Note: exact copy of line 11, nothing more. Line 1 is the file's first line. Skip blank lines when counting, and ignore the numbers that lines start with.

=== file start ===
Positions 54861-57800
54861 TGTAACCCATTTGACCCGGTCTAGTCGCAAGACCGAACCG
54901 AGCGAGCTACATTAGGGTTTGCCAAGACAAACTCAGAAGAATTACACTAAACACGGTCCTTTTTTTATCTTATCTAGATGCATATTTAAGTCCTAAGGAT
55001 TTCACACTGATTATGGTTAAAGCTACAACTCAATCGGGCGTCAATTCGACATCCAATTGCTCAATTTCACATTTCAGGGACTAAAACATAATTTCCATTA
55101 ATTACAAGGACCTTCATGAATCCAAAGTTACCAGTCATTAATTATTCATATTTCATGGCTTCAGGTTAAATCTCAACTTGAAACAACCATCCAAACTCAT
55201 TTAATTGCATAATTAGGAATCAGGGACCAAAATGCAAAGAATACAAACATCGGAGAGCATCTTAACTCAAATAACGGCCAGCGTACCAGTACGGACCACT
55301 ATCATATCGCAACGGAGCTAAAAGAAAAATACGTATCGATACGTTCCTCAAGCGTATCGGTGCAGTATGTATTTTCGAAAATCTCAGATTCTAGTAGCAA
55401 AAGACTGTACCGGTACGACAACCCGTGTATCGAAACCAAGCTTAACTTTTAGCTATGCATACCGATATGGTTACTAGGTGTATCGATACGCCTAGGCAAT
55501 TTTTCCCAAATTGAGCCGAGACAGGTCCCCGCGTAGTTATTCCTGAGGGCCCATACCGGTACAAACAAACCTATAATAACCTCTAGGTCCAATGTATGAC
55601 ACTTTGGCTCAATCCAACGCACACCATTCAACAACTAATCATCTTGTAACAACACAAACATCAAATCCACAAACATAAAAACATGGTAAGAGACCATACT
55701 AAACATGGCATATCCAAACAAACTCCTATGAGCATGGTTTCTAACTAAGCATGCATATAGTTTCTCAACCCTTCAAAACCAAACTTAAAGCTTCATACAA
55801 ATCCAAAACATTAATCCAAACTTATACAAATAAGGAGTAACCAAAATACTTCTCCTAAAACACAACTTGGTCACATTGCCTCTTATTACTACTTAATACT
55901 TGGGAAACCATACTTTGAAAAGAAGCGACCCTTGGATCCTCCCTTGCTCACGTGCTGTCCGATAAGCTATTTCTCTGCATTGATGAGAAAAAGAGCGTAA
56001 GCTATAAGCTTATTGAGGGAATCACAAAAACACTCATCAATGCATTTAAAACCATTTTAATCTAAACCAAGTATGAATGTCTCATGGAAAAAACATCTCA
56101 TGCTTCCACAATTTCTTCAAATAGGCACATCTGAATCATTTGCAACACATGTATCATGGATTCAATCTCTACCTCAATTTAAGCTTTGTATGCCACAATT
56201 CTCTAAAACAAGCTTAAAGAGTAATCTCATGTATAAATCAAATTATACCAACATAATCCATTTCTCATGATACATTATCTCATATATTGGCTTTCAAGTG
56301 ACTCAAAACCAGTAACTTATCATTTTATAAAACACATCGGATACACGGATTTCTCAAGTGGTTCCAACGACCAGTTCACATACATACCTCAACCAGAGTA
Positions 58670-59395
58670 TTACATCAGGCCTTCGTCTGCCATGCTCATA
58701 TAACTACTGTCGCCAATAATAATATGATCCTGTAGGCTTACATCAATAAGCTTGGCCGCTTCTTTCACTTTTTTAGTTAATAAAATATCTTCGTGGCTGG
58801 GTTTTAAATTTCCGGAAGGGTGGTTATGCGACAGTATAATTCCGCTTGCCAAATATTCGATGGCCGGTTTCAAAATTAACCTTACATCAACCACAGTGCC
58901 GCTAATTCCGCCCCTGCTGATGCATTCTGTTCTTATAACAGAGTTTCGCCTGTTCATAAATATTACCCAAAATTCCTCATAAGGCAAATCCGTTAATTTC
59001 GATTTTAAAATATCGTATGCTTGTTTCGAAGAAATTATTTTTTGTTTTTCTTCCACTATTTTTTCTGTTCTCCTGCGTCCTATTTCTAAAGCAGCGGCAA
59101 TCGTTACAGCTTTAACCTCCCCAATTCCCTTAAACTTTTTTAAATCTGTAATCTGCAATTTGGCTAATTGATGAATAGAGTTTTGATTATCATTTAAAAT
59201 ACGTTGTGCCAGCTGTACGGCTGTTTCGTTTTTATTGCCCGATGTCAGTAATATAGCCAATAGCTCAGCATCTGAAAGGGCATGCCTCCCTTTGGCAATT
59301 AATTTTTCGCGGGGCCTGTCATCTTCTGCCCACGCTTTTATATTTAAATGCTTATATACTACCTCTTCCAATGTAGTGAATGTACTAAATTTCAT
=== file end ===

55701 AAACATGGCATATCCAAACAAACTCCTATGAGCATGGTTTCTAACTAAGCATGCATATAGTTTCTCAACCCTTCAAAACCAAACTTAAAGCTTCATACAA